A system and method for planning radiosurgery treatments that can better target multiple tumors simultaneously
Brain metastases are the most common neurological complication of primary cancer and are estimated to occur in 9-17% of all cancer patients. Radiosurgery has become a standard treatment technique for brain metastases, which now includes the ability to treat multiple metastatic brain lesions simultaneously. Volumetric modulated arc therapy (VMAT) is commonly used to plan linac-based radiosurgeries, but it can lead to increasingly complicated treatment plans and unnecessary radiation of healthy tissue as the number of targets increases. There is a need for technologies that improve the treatment of multiple tumors with radiation therapy.
Duke inventors have developed a system and method for planning radiosurgery treatments intended to reduce the radiation received by healthy tissue when treating multiple tumors, especially during brain metastases treatments. Specifically, the method, termed Conformal Arc Informed Volumetric Modulated Arc Therapy (CAVMAT), provides a simple, intuitive starting point at which the radiotherapy treatment plan can be optimized. In treatment planning studies the technology provides exceptional target coverage and normal tissue sparing while minimizing plan complexity. Importantly, the relatively less complex treatment plans were shown to be more robust to uncertainties in the dose calculation algorithm and beam modeling than were the standard treatment plans.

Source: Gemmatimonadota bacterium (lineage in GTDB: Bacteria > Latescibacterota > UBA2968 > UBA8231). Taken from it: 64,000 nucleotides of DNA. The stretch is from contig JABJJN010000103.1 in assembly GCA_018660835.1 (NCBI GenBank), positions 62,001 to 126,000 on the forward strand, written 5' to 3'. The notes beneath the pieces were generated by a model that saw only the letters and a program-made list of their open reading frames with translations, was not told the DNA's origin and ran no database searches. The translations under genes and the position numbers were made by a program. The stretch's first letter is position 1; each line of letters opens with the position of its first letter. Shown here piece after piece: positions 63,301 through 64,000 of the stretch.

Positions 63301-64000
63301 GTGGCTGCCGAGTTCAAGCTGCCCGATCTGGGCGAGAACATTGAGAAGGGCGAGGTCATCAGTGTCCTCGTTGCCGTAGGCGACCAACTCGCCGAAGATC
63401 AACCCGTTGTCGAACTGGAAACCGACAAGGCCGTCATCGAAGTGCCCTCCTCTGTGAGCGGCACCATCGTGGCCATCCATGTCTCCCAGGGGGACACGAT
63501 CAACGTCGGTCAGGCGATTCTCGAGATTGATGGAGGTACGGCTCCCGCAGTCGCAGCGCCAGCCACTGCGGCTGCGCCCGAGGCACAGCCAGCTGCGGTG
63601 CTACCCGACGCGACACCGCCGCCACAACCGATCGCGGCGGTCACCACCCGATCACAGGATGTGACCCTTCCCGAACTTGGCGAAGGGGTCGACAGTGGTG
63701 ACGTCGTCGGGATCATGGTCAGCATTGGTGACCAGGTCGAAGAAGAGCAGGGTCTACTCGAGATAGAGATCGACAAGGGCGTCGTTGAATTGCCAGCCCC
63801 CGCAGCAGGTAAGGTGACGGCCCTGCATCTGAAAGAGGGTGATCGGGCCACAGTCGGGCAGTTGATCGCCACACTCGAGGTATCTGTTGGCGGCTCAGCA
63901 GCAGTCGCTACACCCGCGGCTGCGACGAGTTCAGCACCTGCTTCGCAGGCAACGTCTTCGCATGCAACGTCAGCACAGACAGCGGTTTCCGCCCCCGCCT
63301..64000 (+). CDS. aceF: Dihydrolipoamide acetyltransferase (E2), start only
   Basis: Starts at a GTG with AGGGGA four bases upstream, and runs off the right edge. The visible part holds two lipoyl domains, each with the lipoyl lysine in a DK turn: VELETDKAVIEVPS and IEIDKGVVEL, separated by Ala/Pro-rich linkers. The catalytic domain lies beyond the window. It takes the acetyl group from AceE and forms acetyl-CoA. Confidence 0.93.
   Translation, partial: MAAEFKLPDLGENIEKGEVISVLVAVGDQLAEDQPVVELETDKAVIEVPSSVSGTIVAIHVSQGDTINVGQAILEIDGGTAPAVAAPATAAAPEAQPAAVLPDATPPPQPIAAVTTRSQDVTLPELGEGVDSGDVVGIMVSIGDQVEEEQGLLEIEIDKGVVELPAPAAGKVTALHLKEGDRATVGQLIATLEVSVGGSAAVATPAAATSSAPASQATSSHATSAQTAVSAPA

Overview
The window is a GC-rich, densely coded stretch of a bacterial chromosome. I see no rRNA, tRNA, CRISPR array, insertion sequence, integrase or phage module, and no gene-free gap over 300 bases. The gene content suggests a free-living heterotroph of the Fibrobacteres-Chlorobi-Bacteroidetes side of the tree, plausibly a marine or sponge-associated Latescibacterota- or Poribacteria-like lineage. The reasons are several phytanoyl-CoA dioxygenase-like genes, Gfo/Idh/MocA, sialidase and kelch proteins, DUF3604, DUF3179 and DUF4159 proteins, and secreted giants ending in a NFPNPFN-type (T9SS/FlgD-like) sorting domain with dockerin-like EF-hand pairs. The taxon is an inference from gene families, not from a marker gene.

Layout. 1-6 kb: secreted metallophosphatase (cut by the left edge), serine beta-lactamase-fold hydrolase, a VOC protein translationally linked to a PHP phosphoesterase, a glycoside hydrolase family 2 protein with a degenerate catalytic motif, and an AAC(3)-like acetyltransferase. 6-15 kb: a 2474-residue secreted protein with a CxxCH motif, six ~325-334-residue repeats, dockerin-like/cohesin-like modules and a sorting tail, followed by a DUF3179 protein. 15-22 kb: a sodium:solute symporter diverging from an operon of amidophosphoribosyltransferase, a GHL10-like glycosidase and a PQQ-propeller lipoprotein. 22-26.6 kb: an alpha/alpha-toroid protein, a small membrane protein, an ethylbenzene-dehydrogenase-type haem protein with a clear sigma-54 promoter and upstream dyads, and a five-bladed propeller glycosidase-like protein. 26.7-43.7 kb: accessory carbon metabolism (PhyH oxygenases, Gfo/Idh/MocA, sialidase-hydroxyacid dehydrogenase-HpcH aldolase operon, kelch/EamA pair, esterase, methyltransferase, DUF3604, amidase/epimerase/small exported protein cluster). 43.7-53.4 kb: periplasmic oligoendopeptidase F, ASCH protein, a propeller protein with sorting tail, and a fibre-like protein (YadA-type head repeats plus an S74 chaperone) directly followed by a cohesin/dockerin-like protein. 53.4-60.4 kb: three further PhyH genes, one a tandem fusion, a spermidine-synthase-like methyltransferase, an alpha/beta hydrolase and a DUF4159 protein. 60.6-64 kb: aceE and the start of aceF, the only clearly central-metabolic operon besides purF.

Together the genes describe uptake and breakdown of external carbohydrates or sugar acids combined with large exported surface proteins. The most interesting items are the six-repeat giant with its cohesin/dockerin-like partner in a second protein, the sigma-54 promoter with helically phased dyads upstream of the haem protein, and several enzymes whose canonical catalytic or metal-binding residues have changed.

- Can reduce radiation received by healthy tissue for treating multiple tumors
- Results in less complex treatment plans that are more robust to uncertainties in beam modeling
- Planning process that can be easily automated, decreasing the workload for treatment planners